The leader as conductor in a VUCA world
Leadership Coach, Front of Room Leader and Systemic Change Guide

Photo: Barbara Hannigan conducts the Orchestra dell’Accademia Nazionale di Santa Cecilia.

Every leader has now had the opportunity to consciously practice leading in a VUCA world for a good year.

When I write “every leader” I mean everyone.

Self-leadership has taken more than the usual amount of energy, as we have lived and worked with:

  • Uncertainty
  • The lack of predictability and plan-ability
  • The loss of personal freedoms

This collective experience stresses all of us on a deep emotional level – even those of us who are not aware of it.

While privileged people experience many positives, like not commuting to work, having enough space and privacy for the home office, being able to do fulfilling work, having ready access to nature, time for self-care, and hobbies, and enjoying good relationships in their small bubbles, even they likely experience higher cortisol levels because of the underlying stress of not knowing what’s happening, and what the future is likely to bring.

In short, a lack of control is what all of us have experienced, with a crucial difference:

Formal leaders got exposed as not being in control and having the answers.

Unsurprisingly, many leaders we work with do speak to the hard truth of having to let go of controlling outcomes, and are working towards the shift to opening up to possibilities.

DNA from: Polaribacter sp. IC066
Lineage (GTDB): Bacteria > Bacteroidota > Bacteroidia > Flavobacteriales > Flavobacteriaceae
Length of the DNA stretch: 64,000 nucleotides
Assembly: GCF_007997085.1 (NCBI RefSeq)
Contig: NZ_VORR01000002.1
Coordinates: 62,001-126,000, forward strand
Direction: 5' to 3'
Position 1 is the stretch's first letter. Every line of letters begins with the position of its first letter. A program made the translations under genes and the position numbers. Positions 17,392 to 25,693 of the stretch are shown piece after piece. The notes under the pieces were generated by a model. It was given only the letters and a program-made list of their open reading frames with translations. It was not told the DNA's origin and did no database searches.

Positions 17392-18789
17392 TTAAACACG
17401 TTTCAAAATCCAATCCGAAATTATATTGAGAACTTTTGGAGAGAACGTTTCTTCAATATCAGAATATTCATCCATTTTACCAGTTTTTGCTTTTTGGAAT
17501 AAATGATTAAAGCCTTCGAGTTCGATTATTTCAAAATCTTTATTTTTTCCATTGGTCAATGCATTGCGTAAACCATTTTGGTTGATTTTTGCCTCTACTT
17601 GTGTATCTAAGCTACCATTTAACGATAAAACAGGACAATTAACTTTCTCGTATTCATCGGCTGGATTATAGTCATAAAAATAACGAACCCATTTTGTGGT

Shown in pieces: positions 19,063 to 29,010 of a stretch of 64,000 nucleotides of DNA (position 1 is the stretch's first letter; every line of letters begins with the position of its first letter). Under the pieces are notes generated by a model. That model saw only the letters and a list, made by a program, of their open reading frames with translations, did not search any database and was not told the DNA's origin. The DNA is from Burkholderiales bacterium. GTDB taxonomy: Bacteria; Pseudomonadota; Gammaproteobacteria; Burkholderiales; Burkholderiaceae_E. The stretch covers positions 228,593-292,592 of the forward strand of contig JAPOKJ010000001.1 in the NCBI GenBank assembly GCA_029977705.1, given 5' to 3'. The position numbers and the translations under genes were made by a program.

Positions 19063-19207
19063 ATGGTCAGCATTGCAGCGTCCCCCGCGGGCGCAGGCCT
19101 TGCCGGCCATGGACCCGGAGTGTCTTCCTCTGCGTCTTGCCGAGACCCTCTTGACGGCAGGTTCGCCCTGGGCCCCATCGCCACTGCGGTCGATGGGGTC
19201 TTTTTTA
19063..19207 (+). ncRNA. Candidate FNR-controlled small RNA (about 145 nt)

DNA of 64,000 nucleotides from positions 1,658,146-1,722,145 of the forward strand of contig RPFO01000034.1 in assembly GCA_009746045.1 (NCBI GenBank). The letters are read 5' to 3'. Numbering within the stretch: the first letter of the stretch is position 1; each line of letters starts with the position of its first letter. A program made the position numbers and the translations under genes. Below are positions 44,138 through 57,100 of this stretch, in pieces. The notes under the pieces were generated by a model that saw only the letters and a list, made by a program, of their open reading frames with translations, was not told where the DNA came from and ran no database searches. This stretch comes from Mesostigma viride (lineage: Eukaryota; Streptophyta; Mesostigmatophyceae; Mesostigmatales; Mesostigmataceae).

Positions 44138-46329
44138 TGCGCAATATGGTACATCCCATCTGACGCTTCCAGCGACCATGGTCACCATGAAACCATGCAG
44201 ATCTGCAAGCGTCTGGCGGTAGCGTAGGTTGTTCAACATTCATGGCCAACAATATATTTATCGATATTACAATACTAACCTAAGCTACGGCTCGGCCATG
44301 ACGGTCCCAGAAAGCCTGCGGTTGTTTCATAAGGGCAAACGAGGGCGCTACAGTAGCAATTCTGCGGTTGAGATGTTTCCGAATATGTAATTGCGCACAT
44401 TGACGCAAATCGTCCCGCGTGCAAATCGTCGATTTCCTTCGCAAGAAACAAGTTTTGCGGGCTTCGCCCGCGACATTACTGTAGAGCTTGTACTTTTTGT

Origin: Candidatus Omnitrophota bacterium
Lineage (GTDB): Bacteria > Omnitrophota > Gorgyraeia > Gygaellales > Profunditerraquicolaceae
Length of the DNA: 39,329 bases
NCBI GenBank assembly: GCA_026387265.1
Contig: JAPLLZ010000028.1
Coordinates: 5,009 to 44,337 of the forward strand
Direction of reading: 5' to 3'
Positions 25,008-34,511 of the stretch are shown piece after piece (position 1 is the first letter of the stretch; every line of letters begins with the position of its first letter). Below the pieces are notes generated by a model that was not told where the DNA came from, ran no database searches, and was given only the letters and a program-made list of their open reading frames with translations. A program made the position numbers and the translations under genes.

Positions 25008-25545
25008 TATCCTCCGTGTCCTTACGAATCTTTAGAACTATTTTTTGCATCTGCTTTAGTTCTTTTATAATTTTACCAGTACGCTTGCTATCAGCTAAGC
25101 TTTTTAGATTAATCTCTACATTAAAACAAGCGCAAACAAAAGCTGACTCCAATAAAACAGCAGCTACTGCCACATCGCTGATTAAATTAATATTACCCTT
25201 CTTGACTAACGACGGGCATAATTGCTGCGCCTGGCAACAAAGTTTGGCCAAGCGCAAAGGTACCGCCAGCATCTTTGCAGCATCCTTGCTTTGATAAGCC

This, of course, has always been a necessary shift in the VUCA world, but whereas VUCA might have been an academic concept for most, a year ago, I believe it is fair to say that by now, we can all relate to what it looks and feels like.

But what does it take to lead in a VUCA world?

First, let’s remember what VUCA stands for.

Volatile: Change is rapid and unpredictable
Uncertain: The present is unclear, and the future is uncertain.
Complex: Many different and interconnected factors come into play. We can understand what was cause and effect in hindsight.
Ambiguous: A lack of clarity about what’s happening. There are no precedents, but many unknowns. Awareness of situations might even be lacking.

In this context, it is impossible to lead with answers.

That’s why the old and tired top down leadership model still produces so many paralysed leaders, burnt out CEOs, and whole companies stuck in blind action.

It’s time to lay that obsolete leadership paradigm at rest.

To become future proof, leaders must learn to powerfully unleash and harness the creativity of their people.

They must learn to invite and empower their people to step up to leadership, no matter where in the organisation’s hierarchy they find themselves.

Leadership is not a position, it is a choice to take responsibility: To bring in ideas, concerns, different experiences and perspectives that might challenge the status-quo.

A great leader is like the conductor of an orchestra who, while conducting, is able to listen and respond to what is needed in every moment to elicit peak performance from the musicians. Is it more or less of the violins or celli, a slowing down of pace, or a slowly building crescendo?

Great leaders listen into what needs to emerge right now, in this moment, and they do so by listening to those whom they lead.

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